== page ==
Caché ObjectScript Reference
Displays the values of variables or expressions.
||Optional A postconditional expression.
||An expression whose value is to be displayed. May be a variable or an expression, or a comma-separated list of variables or expressions.
displays a numeric value as a canonical number
displays a string that contains a number in canonical form as a canonical number (rather than as a string). ZZWRITE
displays all other numeric and non-numeric strings as a quoted string. This is shown in the following example:
displays a list as a $lb ($LISTBUILD
) construct, rather than displaying the resulting encoded list string. This is shown in the following example:
ZZWRITE with an Object Reference
If the ZZWRITE
argument is an object reference, ZZWRITE
displays all of the attributes of the object, one attribute per line. The display format is the same as the %SYSTEM.OBJ.Dump()
method. If the object reference is an array, ZZWRITE
displays only the attributes of the top-level node; it does not display the subnode attributes.
This is shown in the following examples:
SET tStatement = ##class(%SQL.Statement).%New()
This behavior is the same as ZWRITE
If the ZZWRITE expr
argument is a Caché compressed bitstring (created using the $BIT
displays the decimal representation of the compressed binary string as $ZWCHAR
($zwc) two-byte (wide) characters.
also displays a comment that lists the uncompressed 1 bits in left-to-right order as a comma-separated list. If there are three or more consecutive 1 bits, it lists them as a range (inclusive) with two dot syntax (n..m
). For example, the bitstring [1,0,1,1,1,1,0,1] is shown as /*$bit(1,3..6,8)*/
. The bitstring [1,1,1,1,1,1,1,1] is shown as /*$bit(1..8)*/
. The bitstring [0,0,0,0,0,0,0,0] is shown as /*$bit()*/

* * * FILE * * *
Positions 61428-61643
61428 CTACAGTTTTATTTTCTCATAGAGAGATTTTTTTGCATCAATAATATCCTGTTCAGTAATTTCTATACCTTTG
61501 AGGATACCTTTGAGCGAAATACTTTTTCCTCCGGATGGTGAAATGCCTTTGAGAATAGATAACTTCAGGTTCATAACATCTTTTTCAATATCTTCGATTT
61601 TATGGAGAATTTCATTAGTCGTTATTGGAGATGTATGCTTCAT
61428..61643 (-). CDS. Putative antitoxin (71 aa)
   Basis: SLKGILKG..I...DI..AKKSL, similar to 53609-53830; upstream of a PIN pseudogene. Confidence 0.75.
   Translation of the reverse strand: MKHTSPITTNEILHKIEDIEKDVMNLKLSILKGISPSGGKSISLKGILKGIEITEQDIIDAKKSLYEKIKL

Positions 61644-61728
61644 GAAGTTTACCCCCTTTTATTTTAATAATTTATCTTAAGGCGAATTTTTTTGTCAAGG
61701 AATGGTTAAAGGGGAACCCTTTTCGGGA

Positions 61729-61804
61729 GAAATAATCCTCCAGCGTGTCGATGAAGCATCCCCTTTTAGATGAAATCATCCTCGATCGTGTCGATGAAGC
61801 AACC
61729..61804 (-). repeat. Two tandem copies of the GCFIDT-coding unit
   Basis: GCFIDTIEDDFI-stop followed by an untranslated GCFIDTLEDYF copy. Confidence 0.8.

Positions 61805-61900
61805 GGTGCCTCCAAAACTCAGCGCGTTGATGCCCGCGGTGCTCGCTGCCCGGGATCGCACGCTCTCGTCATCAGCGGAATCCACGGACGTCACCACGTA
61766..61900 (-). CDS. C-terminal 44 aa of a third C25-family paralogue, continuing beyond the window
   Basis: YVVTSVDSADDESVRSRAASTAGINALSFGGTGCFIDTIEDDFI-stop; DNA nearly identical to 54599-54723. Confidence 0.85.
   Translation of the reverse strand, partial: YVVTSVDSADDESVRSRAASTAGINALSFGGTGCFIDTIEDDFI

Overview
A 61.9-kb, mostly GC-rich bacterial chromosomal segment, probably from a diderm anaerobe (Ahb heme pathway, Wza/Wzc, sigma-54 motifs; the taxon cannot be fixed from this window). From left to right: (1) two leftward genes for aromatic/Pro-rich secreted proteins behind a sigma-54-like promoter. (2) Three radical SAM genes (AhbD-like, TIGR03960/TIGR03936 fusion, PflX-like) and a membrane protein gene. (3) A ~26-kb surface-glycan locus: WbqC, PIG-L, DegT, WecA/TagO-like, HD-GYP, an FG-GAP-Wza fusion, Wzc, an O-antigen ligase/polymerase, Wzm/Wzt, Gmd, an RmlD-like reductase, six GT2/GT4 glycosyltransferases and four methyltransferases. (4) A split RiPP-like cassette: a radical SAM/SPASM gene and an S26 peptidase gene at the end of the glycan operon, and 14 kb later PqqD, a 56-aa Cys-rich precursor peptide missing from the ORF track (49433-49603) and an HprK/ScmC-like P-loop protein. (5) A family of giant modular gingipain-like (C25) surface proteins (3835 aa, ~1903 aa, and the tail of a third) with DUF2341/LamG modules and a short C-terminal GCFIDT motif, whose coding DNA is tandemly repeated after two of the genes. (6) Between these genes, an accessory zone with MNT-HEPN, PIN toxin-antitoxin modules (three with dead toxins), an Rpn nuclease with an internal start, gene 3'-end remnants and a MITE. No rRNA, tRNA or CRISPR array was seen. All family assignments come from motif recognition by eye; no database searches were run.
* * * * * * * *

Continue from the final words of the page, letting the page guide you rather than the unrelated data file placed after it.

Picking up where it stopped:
The following example shows ZZWRITE
SET $BIT(a,1) = 0
SET $BIT(a,2) = 0
SET $BIT(a,3) = 1
SET $BIT(a,4) = 0
SET $BIT(a,5) = 1
SET $BIT(a,6) = 1
SET $BIT(a,7) = 1
SET $BIT(a,8) = 0
An optional postconditional expression. Caché executes the command if the postconditional expression is true (evaluates to a nonzero numeric value). Caché does not execute the command if the postconditional expression is false (evaluates to zero). For further details, refer to Command Postconditional Expressions
in Using Caché ObjectScript
An expression to evaluate, or a comma-separated list of expressions. An expr
can consist of, or contain local variables, process-private globals, global variables, or special variables. It cannot be a private variable. Variables can be subscripted. Expressions are evaluated in strict left-to-right order.
You can use extended global reference to specify a global variable not mapped to the current namespace. If you specify a nonexistent namespace, Caché issues a <NAMESPACE> error. If you specify a namespace for which you do not have privileges, Caché issues a <PROTECT> error, followed by the global name and database path, such as the following: <PROTECT> ^myglobal,c:\intersystems\cache\mgr\
. For further information on subscripted variables and extended global reference, refer to Global Structure
in Using Caché Globals